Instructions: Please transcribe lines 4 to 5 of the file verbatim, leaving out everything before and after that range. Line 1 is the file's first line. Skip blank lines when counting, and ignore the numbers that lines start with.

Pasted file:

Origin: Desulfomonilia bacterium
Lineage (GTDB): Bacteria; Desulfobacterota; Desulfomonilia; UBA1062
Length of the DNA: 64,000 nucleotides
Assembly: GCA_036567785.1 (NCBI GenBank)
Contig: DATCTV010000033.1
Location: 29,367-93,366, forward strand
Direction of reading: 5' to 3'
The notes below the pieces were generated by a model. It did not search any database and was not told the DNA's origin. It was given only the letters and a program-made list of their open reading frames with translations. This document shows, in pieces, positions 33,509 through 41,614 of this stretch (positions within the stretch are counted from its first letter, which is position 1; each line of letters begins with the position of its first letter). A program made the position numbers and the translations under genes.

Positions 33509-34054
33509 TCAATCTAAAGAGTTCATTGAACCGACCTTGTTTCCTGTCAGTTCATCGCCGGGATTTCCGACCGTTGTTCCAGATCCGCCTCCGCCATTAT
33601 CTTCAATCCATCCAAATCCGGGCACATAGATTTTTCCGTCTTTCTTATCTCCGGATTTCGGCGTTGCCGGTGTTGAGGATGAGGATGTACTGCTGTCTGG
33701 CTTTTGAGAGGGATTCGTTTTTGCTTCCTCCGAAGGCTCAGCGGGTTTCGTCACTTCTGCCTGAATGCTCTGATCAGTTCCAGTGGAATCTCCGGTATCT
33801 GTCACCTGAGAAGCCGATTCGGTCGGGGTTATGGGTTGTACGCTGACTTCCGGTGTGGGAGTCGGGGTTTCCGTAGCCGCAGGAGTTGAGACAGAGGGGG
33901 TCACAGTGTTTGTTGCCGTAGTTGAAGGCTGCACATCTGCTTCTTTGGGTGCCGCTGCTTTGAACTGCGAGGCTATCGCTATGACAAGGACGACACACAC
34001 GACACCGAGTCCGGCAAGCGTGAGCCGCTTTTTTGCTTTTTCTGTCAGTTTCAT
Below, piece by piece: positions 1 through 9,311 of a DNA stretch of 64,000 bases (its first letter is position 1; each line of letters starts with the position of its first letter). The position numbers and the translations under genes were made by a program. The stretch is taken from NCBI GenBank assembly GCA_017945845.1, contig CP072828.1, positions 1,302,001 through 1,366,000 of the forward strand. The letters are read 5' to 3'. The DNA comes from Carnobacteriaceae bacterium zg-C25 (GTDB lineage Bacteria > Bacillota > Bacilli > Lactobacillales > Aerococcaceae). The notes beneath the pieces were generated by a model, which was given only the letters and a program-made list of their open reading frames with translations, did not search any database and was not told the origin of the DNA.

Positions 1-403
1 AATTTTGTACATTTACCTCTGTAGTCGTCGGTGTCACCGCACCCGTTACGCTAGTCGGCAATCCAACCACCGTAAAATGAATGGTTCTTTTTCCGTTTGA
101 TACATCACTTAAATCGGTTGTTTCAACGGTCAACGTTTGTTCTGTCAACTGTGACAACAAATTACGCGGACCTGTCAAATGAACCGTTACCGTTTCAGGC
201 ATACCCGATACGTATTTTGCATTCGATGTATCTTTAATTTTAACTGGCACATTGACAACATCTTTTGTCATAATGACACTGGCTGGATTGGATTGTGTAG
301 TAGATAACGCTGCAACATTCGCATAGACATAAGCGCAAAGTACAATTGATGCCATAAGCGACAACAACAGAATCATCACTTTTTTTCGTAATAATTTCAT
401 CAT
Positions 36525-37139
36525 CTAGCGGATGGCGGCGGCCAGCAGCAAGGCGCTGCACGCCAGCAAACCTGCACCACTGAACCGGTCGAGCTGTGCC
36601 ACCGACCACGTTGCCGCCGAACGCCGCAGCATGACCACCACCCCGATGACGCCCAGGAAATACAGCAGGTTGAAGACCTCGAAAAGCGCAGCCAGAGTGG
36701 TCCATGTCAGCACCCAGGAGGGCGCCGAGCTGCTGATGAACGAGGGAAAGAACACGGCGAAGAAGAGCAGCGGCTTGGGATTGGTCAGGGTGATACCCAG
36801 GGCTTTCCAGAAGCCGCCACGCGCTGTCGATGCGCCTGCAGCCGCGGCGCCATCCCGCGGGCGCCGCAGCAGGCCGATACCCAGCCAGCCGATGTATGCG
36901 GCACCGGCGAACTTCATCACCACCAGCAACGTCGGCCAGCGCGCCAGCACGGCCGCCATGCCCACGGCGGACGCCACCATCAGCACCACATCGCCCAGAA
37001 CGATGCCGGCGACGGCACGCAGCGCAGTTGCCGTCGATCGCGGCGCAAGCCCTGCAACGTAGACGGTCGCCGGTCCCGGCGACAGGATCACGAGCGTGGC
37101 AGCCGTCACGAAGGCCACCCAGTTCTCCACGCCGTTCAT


Assembly: GCA_036567785.1 (NCBI GenBank)
Contig: DATCTV010000033.1